Mark Wardle09:06:53

Thanks Dan - no these datasets wouldn't be published publicly sorry. Ben Goldacre has done some work in this area with TREs - because the reality is that you can't de-identify when you know lots about a patient. You only need a handful of different sources of information to permit fairly easy re-identification when you release such datasets into the wild, unless you take very active steps to scrub or blur that data. Sadly, most of the treatments I use can have catastrophic side effects, and so its a much more nuanced 'balancing' act weighing up the potential pros+cons, and understanding those in context, and data, and good information systems, should improve that process and the uncertainty. The advent of precision medicine, and better genetics, might also add some interest into the mix - e.g. I already avoid using drugs like azathioprine if I know a patient will not metabolise it well through checking their TPMT levels... this will I am sure increase in the future. There are some general population datasets around - notably relating to prescribing - again see Ben Goldacre's work.


" I already avoid using drugs like azathioprine if I know a patient will not metabolise it well through checking their TPMT levels” Oh my, that sounds encouraging. I’ve heared that a drug like Olanzapine (one of the neuroleptics that caused my ADR) is metabolized at a rate that can vary between individuals by a factor of 20 - but nothing is done to check that - it’s just given out routinely at standard doses. I thought nothing can be done…. What is TPMT?


Thanks for the link to openprescribing - this sounds interesting - is this all aggregate data. Is it impossible (or too big) to use to investigate causal relationships. I get what you’re saying about re-identification - what does that mean, does that mean only trusted people can work with that data, or that no-one can?


@U013CFKNP2R Very cool, thanks for sharing. Will try to have a look 😀

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Mark Wardle11:06:54

Hi @U051H1KL1 - see TPMT (Thiopurine methyl transferase) (http://gloshospitals.nhs.uk - this kind of approach will be increasingly important in the future, tailoring therapies to the known genotype and other 'omics'. Generally for causal relationships we want as much data as possible... not sure there is 'too big' nowadays 🙂 You should think of trusted research environments (TREs) as smoke cupboards in which trusted people can work. e.g. there is SAIL in Wales through which I can access pretty much all GP data, but de-identified. There are important limitations, but this work goes on all of the time - e.g. EMA will raise an alert about the safety of a drug and then the drug company will usually fund work to check usage - e.g. we've done this recently to look at safety and effectiveness of certain drugs used in multiple sclerosis. Drug safety is considered very carefully, and isn't a black and white... this is safe... this is unsafe issue.... but instead nuanced. When there are rare diseases, or rare complications, then you need big data and good systems to spot signals... but you have to remember the potential costs of not using drugs - e.g. hopefully as a clinician I use appropriately and cause more benefit than harm... but I cannot always avoid the latter. Think chemotherapy in cancer - we're using drugs (and other interventions like surgery, or procedures) with known risks so that's why medicine is hard and I had 18 years of training! But data, and information systems should be helping us with shared decision making and better decisions.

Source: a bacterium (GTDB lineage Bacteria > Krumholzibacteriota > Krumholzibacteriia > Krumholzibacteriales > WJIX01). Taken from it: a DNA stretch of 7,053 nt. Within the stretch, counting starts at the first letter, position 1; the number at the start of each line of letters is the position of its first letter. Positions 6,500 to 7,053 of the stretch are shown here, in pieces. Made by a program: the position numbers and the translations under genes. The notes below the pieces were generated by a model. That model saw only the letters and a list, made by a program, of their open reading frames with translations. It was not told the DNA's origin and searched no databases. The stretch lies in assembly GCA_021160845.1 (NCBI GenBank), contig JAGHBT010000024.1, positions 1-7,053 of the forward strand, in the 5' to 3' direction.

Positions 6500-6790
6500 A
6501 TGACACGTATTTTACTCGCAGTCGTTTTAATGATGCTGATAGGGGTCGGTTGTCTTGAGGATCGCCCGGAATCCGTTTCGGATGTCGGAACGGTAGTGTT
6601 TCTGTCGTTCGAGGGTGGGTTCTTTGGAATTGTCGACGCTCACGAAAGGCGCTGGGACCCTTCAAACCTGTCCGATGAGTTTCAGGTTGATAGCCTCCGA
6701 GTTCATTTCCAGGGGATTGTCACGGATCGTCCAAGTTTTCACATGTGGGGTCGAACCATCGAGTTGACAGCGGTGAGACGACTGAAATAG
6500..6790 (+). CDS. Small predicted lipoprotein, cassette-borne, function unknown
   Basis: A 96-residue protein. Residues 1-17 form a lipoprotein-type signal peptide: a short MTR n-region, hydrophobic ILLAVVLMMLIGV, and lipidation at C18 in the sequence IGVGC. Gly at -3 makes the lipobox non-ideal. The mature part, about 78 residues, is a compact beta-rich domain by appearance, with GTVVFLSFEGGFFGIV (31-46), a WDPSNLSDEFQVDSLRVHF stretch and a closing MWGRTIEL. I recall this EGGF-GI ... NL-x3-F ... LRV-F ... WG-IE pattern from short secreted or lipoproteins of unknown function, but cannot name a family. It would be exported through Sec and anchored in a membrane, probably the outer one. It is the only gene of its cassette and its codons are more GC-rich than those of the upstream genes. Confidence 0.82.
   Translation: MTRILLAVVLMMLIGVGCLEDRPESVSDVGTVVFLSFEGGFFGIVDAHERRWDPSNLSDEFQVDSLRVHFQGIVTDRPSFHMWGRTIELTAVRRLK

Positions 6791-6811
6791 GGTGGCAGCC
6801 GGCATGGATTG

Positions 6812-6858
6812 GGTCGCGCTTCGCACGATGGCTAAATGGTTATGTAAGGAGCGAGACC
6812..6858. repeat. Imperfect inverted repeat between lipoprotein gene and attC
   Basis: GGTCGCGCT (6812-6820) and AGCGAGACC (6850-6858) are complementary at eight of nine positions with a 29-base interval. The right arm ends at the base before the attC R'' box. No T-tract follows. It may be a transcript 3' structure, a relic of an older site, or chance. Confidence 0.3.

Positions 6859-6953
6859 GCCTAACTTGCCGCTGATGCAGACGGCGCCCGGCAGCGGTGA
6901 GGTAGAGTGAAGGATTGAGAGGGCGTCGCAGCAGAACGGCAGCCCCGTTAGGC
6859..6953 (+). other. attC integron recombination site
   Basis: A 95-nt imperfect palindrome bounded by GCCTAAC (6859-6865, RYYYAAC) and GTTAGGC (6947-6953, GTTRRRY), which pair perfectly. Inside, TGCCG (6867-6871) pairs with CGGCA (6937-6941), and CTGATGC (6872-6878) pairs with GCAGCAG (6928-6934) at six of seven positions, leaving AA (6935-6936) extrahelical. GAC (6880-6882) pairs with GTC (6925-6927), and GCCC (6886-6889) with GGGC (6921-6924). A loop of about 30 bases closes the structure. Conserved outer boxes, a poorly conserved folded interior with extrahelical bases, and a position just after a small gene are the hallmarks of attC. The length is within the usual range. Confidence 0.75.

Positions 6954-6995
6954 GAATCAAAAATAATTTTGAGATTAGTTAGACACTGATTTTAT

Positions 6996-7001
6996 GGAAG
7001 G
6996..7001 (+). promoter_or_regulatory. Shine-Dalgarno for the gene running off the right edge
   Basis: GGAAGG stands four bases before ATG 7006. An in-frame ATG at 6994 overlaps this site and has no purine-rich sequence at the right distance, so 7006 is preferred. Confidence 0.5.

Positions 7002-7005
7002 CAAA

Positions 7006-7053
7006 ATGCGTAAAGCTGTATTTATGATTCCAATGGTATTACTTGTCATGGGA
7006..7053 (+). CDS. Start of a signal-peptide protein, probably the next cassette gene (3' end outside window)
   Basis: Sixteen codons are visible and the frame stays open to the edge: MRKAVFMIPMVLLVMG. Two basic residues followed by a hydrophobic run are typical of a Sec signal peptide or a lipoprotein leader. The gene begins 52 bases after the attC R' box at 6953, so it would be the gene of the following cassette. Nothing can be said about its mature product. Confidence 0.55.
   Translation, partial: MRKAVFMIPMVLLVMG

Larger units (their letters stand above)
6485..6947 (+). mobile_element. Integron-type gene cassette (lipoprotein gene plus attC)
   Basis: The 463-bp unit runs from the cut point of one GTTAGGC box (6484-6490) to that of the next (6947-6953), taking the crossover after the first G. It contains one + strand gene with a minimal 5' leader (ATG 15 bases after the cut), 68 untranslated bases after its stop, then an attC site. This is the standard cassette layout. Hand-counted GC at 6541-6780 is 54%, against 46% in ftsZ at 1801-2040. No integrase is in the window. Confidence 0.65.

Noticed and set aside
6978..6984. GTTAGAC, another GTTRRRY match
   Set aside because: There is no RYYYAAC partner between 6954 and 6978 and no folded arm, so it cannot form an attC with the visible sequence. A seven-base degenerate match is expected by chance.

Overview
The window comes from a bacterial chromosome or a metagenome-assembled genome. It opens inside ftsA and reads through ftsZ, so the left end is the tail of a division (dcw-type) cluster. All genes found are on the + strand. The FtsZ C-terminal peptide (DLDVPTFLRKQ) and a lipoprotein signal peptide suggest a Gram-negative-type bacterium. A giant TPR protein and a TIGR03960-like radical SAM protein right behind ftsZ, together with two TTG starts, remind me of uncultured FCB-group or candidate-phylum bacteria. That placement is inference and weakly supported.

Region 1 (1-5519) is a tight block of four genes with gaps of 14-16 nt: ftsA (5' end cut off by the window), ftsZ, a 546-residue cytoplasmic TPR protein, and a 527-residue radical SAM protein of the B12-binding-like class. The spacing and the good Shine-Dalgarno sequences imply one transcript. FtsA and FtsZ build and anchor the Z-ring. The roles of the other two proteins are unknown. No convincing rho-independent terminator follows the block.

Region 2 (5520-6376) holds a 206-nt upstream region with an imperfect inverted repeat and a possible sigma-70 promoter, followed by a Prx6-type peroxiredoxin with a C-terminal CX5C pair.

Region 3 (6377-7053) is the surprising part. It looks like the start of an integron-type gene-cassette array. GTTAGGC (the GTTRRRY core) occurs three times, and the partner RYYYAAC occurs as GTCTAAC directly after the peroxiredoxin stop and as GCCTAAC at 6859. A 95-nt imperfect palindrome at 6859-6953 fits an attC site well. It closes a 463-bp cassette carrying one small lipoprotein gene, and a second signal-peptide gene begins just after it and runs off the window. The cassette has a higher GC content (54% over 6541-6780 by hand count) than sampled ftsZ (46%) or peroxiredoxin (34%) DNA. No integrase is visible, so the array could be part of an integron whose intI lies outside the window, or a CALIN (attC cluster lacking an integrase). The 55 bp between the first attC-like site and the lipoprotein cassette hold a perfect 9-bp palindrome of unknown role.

Mark Wardle11:06:48

The approach advocated by Ben Goldacre is to write analytics scripts and get them submitted to a TRE so that the team can supervise the use of such sensitive data, and simply get back the results, rather than having access to the raw data in an unsupervised fashion. The SAIL databank in Wales uses a virtual desktop approach and very limited data ingress and egress akin to working in a smoke cupboard. Things like differential privacy, and new approaches like homomorphic encryption - in which we can share encrypted data and your analysis code runs against that encrypted data without need for decryption - may help.